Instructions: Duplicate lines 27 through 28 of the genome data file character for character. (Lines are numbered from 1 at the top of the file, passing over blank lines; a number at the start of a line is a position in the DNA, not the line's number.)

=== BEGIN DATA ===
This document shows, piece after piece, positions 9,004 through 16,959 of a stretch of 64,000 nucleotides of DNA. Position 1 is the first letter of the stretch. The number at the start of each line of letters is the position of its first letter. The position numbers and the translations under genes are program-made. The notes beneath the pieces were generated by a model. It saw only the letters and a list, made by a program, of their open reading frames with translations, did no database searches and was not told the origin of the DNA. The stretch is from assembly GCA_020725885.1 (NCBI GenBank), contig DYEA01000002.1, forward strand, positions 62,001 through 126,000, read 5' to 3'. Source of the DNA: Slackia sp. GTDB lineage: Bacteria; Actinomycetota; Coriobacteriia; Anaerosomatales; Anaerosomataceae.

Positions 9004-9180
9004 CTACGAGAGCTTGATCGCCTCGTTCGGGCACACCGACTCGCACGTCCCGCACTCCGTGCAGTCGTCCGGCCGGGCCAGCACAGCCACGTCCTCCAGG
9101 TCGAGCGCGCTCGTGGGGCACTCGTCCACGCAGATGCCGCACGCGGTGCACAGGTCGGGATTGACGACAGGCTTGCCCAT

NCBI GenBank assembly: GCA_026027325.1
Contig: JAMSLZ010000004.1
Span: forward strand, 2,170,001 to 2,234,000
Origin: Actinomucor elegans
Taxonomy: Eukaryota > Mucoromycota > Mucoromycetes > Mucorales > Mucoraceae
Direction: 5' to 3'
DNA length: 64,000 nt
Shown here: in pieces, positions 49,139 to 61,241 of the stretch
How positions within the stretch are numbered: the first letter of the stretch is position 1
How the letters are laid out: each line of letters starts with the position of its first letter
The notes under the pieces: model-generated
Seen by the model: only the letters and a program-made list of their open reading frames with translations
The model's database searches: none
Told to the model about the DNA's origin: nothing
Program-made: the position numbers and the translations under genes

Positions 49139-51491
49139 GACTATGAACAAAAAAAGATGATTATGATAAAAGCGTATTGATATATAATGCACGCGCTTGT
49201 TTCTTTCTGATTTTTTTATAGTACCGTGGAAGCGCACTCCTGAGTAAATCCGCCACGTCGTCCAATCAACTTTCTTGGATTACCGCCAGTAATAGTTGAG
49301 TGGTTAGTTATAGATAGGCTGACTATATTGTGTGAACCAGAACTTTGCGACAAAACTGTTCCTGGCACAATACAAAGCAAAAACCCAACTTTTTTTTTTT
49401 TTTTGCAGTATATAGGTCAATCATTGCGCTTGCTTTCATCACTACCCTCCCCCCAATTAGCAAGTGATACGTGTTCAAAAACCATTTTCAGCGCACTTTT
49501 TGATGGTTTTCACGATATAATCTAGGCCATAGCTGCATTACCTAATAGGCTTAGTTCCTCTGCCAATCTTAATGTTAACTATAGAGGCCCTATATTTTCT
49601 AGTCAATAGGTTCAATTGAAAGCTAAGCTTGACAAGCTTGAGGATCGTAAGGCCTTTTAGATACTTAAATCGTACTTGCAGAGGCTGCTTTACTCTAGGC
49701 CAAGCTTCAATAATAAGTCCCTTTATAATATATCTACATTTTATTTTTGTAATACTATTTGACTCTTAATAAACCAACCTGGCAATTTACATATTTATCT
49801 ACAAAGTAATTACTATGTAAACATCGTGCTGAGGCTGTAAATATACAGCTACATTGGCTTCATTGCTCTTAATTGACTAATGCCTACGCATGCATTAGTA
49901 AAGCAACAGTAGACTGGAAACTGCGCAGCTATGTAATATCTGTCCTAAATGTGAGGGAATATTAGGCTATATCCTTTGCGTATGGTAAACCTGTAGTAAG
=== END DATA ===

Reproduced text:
49701 CAAGCTTCAATAATAAGTCCCTTTATAATATATCTACATTTTATTTTTGTAATACTATTTGACTCTTAATAAACCAACCTGGCAATTTACATATTTATCT
49801 ACAAAGTAATTACTATGTAAACATCGTGCTGAGGCTGTAAATATACAGCTACATTGGCTTCATTGCTCTTAATTGACTAATGCCTACGCATGCATTAGTA